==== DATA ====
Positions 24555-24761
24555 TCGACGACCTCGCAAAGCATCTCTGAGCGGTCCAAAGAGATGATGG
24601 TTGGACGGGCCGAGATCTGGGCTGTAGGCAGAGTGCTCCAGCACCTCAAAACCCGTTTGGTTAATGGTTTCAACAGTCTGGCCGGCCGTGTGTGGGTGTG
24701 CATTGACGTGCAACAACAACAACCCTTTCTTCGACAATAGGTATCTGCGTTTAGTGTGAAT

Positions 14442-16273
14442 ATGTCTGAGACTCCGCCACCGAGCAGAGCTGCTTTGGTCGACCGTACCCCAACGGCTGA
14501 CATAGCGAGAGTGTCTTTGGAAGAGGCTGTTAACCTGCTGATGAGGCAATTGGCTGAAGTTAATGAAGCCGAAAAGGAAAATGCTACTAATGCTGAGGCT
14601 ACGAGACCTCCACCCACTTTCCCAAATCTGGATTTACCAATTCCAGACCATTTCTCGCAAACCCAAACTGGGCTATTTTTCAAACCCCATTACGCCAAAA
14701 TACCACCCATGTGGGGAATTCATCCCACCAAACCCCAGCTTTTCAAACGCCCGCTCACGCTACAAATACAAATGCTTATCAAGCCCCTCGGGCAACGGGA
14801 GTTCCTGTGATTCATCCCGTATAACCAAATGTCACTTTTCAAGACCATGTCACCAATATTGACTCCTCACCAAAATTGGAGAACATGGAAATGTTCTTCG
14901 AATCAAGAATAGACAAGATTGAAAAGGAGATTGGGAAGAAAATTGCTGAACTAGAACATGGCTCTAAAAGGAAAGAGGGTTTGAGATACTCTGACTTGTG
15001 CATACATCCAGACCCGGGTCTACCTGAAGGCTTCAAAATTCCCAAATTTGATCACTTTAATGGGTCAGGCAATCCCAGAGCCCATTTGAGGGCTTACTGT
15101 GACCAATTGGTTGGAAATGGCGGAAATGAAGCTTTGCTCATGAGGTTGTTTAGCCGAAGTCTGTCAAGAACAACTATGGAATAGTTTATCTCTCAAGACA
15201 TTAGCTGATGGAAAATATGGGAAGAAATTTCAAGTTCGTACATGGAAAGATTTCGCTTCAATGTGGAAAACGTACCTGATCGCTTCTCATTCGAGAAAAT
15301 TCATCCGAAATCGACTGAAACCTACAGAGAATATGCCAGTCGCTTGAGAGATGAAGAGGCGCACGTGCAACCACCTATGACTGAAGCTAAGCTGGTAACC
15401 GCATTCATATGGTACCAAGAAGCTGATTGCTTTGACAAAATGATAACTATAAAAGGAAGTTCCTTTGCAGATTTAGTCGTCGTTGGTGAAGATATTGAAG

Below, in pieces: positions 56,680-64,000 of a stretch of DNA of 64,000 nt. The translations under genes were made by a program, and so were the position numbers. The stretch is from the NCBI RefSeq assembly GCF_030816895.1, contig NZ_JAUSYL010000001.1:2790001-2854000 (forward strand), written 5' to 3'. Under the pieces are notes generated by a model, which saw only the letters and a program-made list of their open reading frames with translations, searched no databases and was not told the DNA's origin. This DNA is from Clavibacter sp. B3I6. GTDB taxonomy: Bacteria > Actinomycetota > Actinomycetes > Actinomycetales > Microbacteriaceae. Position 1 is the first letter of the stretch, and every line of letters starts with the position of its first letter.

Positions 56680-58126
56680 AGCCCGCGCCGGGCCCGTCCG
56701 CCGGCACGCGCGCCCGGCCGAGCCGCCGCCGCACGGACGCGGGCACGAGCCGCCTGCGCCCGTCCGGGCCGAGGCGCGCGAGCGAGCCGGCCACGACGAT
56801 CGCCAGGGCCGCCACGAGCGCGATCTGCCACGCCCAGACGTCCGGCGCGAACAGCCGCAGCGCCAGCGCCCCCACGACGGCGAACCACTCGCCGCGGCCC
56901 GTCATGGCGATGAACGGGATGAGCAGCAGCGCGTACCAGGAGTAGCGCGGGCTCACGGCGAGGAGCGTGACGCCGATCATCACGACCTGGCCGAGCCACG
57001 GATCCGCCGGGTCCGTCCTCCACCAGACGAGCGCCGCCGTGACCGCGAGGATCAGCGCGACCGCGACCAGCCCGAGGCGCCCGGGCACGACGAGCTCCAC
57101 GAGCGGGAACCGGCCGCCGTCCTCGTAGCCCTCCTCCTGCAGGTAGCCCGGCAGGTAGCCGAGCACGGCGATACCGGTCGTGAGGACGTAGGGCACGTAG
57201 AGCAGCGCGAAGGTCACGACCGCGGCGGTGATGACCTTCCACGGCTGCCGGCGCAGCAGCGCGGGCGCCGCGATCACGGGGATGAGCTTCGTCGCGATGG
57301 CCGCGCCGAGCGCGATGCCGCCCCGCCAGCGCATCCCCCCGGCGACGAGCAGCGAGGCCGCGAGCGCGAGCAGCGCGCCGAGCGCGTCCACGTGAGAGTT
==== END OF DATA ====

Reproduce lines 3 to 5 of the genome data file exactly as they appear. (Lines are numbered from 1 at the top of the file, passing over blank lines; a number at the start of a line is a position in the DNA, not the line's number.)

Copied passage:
24601 TTGGACGGGCCGAGATCTGGGCTGTAGGCAGAGTGCTCCAGCACCTCAAAACCCGTTTGGTTAATGGTTTCAACAGTCTGGCCGGCCGTGTGTGGGTGTG
24701 CATTGACGTGCAACAACAACAACCCTTTCTTCGACAATAGGTATCTGCGTTTAGTGTGAAT

Positions 14442-16273